Archive for May, 2013


Posted: May 10, 2013 in Philosophy

The only thing that’s capital T true is that you get to decide how you’re gonna try to see it.  This, I submit, is the freedom of real education, of learning how to be well-adjusted: you get to consciously decide what has meaning and what doesn’t.  You get to decide what to worship.

Because here’s something else that’s weird but true: in the day-to-day trenches of adult life, there is actually no such thing as atheism.  There is no such thing as not worshiping.   Everybody worships.  The only choice we get is what to worship.  And the compelling reason, for maybe, choosing some sort of god, or spiritual-type thing to worship, be it JC or Allah, be it Yahweh or the Wiccan Mother Goddess, or the Four Noble Truths, or some inviolable set of ethical principles, is that pretty much anything else you worship will eat you alive.

If you worship money and things, if they are where you tap real meaning in life, then you will never have enough–never feel you have enough.  It’s the truth.  Worship your own body, and beauty, and sexual allure and you will always feel ugly.  And when time and age start showing, you will die a million deaths before they finally plant you.  

On one level we all know this stuff already; it’s been codified as myths, proverbs, cliches, epigrams, parables; the skeleton of every great story.  The whole trick is keeping the truth up front in daily consciousness.  Worship power, you will end up feeling weak and afraid, and you will need ever more power over others to numb you to your own fear.  Worship your intellect, being seen as smart, you will end up feeling stupid, a fraud, always on the verge of being found out.  

Look, the insidious thing about these forms of worship is not that they’re evil or sinful, it is that they are unconscious; they are default settings.  They’re the kind of worship you just gradually slip into, day after day, getting more and more selective about what you see and how you measure value without ever being fully aware that that’s what you’re doing.  And the so-called real world will not discourage you from operating on your default settings, because the so-called real world of men, and money, and power, hums merrily along on the fuel of fear and anger and frustration and craving and the worship of self.  Our own present culture has harnessed these forces in ways that have yielded extraordinary wealth, and comfort, and personal freedom; the freedom all to be lords of our own tiny, skull-sized kingdoms, alone at the center of all creation.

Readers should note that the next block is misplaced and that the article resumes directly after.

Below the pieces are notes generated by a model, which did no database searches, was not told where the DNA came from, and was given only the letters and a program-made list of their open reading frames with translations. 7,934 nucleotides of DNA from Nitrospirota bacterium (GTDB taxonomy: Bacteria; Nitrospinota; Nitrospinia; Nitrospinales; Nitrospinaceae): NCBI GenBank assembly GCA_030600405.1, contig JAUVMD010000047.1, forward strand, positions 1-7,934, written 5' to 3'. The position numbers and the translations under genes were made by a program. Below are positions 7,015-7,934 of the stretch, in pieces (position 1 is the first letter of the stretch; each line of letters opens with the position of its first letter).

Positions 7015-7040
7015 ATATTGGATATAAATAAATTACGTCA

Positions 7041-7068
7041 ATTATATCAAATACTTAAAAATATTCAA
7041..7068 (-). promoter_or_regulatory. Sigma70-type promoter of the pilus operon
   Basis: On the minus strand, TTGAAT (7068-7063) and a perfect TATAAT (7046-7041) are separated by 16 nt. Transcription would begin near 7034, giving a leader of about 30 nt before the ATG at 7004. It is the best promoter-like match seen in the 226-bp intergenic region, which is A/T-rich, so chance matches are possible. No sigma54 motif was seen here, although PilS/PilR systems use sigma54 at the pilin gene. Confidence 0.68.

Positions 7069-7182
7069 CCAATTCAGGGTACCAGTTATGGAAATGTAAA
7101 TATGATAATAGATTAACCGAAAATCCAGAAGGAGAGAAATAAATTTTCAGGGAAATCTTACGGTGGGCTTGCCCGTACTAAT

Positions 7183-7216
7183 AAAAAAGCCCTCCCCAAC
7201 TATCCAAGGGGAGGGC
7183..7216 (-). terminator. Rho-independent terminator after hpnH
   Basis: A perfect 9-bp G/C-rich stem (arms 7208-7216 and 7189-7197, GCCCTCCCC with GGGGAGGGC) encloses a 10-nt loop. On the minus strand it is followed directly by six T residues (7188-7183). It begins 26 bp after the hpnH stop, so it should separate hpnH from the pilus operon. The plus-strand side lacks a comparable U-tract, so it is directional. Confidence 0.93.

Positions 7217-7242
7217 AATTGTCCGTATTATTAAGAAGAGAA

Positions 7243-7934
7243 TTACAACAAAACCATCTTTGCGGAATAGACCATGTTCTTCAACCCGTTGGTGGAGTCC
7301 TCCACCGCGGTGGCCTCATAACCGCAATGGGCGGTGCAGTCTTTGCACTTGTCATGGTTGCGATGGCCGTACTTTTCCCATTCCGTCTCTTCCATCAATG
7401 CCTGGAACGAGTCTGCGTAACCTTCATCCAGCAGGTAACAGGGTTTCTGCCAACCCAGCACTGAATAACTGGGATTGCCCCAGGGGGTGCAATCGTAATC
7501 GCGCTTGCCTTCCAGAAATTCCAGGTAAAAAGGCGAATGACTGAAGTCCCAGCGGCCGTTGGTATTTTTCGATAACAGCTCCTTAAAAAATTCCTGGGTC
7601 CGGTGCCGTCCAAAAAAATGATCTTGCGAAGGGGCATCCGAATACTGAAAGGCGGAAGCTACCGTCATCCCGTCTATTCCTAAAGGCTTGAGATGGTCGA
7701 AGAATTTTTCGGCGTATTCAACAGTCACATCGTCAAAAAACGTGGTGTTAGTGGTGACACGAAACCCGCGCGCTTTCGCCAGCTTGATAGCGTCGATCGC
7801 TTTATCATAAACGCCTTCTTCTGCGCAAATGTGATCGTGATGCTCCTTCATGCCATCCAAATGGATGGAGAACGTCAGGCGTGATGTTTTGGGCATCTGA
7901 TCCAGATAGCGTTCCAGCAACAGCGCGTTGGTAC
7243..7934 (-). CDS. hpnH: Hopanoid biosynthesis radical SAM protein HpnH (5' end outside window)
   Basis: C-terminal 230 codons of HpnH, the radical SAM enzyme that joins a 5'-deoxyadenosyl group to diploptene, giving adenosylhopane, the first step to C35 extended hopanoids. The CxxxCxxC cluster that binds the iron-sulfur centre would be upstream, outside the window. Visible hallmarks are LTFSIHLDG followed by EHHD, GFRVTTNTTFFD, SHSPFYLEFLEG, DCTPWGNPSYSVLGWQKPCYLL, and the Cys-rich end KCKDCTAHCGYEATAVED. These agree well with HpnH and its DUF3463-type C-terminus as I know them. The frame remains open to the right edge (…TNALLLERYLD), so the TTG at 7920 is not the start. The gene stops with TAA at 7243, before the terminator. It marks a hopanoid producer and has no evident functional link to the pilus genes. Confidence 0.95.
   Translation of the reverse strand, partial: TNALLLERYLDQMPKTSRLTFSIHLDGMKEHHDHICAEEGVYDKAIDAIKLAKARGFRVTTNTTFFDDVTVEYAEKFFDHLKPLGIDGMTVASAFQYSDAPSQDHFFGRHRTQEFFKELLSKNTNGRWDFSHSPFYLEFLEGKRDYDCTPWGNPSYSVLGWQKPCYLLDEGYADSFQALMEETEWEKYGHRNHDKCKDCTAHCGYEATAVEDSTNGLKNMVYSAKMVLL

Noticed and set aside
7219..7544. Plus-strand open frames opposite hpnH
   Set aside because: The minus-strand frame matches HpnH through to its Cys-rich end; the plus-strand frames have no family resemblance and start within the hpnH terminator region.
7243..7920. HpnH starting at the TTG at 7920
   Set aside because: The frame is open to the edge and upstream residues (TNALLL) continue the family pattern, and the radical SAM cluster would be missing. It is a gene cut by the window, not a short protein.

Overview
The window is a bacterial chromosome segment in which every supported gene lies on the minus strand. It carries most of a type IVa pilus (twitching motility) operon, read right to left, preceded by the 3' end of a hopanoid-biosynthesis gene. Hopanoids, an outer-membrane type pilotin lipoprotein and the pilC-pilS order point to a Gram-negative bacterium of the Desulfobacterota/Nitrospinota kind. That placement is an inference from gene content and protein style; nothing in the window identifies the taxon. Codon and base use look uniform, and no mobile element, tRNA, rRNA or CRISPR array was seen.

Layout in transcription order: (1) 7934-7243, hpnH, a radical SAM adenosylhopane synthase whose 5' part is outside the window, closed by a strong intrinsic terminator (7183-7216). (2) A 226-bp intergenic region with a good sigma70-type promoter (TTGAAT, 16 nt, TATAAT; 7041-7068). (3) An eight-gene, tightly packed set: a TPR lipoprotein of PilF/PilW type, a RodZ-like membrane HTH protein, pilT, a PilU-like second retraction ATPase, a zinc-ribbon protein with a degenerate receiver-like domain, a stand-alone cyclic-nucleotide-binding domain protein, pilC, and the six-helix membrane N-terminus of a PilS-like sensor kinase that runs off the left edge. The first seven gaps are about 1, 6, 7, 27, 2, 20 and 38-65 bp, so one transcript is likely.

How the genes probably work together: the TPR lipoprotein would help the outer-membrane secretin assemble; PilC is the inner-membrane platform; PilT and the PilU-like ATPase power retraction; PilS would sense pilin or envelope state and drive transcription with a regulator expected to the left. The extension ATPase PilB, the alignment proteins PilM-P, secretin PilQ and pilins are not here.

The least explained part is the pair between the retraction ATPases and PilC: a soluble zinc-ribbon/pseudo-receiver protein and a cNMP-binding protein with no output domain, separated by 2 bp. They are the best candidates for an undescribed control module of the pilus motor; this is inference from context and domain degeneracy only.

This kind of freedom has much to recommend it, but of course there are all different kinds of freedom, and the kind that is most precious, you will not hear much talked about much in the great outside world of wanting, and achieving, and displaying.  The really important kind of freedom involves attention, and awareness, and discipline, and being able truly to care about other people, and to sacrifice for them, over and over, in myriad, petty little unsexy ways, every day.  

That is real freedom.  That is being educated, and understanding how to think.  The alternative is unconsciousness, the default setting, the rat race; the constant gnawing sense of having had, and lost, some infinite thing….what it is, as far as I can see, is the capital T truth with a whole lot of rhetorical niceties stripped away.  You are of course, free to think of it whatever you wish.  But please don’t just dismiss it as some finger-wagging, Dr. Laura sermon.  None of this stuff is really about morality, or religion, or dogma, or big fancy questions of life after death.  

The capital T truth is about life before death.  It is about the real value of a real education, which has almost nothing to do with knowledge, and everything to do with simple awareness.  Awareness of what is so real and essential, so hidden in plain site all around us all the time, that we have to keep reminding ourselves, over and over, this is water, this is water.

It is unimaginably hard to do this; to stay conscious and alive in the adult world, day-in and day-out, which means yet another grand cliche turns out to be true: your education really is the job of a lifetime…

~David Foster Wallace